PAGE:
What I witnessed in Cincinnati was transformative on many levels. Willard notes in her curatorial statement that “Representation is integral to change: Who is speaking? Who is deciding? Who is creating? Who is teaching? Who is listening? Who do we see? How do we care?” Willard worked with Kaabo Clay Collective, a collective that connects African diasporic ceramic artists worldwide, providing a conduit to many of the artists. Exhibiting artists include Anne Adams, April Adewole, Olúbúnmi Atéré, Osa Atoe, Shea Burke, Syd Carpenter, Chotsani Elaine Dean, Angela Drakeford, Isissa Komada-John, Nickeyia Johnson, Chelsea McMaster, Sana Musasama, Lola Ayisha Ogbara, Yinka Orafidiya, Joey Quiñones, Ashlyn Pope, Victoria Walton, and Adero Willard. All of the artists are worthy of discussion, however, I have chosen to focus on the work of half a dozen artists whose works quite literally sucker-punched me in the gut with feeling, emotion, artistic merit, and aesthetics. 

Representation, Expression, and Strength 

The first works at the front of the gallery drew me in immediately. I Died Twice and Girl Soldier by veteran artist/activist Sana Musasana are two works created in a similar style—sculptural, yet “nearly 2D”—each work is formed in a cookie-cutter-style human figure, which upon close examination it is possible to distinguish girl from woman through the sparest shift in outline of the female figure. These works were created with ceramics and mixed media, the bodies appear to be filled with glass and shiny, crushed, multicolored found objects. Musasana, based in New York, has dedicated much of her life to advocacy—working, traveling, sharing, creating, and instigating empowerment of women in non-Western lands, most recently Cambodia, Peru, Thailand, Laos, and Vietnam. Musasana aims to tell universal hard truths through her work. These two pieces, while literally referencing the pele-mele on the soul as experienced through the suffering of having been forced into servitude, to take up arms as young girls in Cambodia, speak universally to the stories and legacies of subjugated and exploited women worldwide.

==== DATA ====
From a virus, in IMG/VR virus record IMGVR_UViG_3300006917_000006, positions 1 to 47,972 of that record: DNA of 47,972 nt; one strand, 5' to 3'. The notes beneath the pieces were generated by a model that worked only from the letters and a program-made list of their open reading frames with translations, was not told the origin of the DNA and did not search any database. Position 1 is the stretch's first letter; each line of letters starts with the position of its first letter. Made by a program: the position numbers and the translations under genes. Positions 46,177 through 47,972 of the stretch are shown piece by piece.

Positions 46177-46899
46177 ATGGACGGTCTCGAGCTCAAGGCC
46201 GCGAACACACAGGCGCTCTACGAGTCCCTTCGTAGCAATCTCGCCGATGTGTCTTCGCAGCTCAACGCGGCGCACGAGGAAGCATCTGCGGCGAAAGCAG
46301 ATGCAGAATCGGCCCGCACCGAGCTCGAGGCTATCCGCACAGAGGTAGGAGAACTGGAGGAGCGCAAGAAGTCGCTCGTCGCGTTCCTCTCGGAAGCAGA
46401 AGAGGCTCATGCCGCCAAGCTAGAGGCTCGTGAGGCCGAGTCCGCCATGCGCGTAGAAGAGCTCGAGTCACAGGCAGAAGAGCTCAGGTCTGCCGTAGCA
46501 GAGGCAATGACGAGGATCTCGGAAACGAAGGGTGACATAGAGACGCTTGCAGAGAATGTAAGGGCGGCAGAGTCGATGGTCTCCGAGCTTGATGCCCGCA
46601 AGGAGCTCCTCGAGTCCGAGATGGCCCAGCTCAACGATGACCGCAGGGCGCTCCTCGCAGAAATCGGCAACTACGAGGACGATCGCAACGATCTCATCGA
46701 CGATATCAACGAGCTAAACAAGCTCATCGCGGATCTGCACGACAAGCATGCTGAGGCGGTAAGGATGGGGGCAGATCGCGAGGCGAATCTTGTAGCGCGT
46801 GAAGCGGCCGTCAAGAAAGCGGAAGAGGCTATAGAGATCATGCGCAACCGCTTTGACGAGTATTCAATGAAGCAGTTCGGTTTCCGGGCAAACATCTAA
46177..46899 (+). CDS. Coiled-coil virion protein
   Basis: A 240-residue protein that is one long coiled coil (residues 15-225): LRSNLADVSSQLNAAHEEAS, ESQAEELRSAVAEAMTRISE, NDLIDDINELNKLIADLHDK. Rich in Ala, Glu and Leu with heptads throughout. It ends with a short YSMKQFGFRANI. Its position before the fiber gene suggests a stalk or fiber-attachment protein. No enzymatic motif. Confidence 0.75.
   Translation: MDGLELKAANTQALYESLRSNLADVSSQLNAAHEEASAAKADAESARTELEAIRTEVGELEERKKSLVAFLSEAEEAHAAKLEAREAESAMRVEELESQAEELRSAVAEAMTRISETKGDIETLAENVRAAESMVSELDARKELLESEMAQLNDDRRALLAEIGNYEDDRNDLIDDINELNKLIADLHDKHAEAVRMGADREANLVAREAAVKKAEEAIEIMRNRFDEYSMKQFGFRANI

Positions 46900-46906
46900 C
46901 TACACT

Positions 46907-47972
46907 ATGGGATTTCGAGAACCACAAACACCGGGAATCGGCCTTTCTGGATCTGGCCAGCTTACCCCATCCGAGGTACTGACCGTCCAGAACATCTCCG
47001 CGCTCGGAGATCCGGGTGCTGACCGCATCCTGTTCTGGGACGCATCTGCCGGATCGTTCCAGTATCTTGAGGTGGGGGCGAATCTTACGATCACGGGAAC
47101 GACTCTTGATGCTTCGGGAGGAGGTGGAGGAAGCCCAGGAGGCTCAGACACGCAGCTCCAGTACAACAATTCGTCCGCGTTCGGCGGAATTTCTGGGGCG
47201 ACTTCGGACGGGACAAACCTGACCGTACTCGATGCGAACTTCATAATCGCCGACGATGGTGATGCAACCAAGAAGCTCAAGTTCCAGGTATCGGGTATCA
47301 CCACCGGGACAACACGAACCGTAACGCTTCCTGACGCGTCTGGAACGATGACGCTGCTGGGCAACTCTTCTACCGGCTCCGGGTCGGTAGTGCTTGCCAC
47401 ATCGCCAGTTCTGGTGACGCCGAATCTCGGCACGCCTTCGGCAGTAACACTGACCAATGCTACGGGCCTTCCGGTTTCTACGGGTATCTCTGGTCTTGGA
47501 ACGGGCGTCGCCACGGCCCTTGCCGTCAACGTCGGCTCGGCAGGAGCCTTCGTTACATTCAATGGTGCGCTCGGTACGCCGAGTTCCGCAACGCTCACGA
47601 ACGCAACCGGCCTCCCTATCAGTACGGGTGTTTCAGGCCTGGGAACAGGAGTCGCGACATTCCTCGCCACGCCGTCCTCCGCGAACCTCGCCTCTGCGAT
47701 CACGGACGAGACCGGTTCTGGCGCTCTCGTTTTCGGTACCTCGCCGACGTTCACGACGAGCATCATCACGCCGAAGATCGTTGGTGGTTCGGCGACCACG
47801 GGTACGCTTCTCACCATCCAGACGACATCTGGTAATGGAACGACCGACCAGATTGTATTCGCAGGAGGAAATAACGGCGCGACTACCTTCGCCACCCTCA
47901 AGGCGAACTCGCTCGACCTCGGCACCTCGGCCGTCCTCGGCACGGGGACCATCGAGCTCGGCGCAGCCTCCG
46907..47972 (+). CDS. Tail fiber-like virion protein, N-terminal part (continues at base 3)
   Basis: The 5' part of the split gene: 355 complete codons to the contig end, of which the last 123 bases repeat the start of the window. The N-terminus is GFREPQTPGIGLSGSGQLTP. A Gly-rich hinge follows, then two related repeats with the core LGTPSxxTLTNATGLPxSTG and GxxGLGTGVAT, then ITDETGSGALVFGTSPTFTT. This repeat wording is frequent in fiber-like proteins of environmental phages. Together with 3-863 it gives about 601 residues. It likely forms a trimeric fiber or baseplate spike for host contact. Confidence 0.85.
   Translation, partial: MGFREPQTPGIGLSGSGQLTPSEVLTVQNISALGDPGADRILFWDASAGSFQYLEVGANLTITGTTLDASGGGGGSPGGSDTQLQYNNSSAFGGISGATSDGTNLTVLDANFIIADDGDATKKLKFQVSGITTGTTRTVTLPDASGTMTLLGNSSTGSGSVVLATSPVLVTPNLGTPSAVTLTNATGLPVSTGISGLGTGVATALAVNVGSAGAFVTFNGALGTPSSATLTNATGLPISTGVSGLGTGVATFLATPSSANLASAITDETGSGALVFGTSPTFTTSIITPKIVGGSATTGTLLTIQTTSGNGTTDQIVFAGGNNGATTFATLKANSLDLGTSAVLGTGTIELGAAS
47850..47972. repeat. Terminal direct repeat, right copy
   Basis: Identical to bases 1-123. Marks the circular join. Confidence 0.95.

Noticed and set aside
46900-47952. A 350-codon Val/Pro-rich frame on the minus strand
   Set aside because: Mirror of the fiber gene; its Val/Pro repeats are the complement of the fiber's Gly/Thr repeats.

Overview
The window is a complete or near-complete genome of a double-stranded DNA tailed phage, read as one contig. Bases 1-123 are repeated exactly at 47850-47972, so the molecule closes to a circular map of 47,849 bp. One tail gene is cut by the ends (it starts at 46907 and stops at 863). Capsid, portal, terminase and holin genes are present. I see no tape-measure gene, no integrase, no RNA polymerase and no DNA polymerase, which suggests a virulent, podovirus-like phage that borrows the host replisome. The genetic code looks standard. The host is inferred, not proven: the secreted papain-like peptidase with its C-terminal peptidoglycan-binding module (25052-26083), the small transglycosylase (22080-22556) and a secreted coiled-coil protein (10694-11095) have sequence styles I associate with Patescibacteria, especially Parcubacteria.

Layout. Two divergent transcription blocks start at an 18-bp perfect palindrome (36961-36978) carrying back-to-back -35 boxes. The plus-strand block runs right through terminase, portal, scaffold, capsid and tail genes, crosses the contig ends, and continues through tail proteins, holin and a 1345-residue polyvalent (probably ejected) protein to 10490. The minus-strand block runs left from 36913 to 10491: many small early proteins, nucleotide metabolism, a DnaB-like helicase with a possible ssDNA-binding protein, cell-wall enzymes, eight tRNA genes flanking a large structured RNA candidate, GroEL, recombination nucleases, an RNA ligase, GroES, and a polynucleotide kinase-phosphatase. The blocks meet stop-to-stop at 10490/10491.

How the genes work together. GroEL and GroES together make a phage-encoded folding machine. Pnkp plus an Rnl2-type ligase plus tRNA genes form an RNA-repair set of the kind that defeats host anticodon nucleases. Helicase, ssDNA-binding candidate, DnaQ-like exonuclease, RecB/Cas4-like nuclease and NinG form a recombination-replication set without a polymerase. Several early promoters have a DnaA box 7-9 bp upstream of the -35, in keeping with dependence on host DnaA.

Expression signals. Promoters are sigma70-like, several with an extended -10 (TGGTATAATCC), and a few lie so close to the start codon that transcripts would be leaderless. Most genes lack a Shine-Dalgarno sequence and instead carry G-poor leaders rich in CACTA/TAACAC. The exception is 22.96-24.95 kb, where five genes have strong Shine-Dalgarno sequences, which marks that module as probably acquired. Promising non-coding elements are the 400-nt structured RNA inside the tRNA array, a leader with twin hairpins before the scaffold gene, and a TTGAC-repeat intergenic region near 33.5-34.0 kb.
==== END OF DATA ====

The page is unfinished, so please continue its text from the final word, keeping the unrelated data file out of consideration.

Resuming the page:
4 Foreground: Victoria Walton’s Finding A Way Forward, 13 in. (33 cm) in height, glazed stoneware, resin, 2022. 5 Chelsea McMaster’s Keeper Water Jar, 18 in. (46 cm) in height, earthenware, terra sigillata, patina, 2023.

I was drawn next to the video screen installed in the gallery that weaves together the process, feeling, and visual response to the title/theme of the show as created by six of the exhibiting artists: Osa Atoe, April Adewole, Shea Burke, Chelsea McMaster, Yinka Orafidiya, as well as Lydia C. Thompson, who had to withdraw from the exhibition at the last moment. The video is deftly edited by Angela U. Drakeford. The close-up of hands, and in particular Black hands, on, in, and around clay is interspersed with the moving images of underwater footage of Osa Atoe, interacting with her pottery at the bottom of what appears to be a seabed. The piece worked with the flow of the exhibition to enhance the feeling of submersion and the immediacy of clay’s relationship to water. This, as I would offer up, underscored through metaphor the “submersion” historical subjugation of representation of Black artists, and in particular, the works of Black women and non-binary artists as represented in the lower, darkened gallery, which unto itself is the physical manifestation of submersion.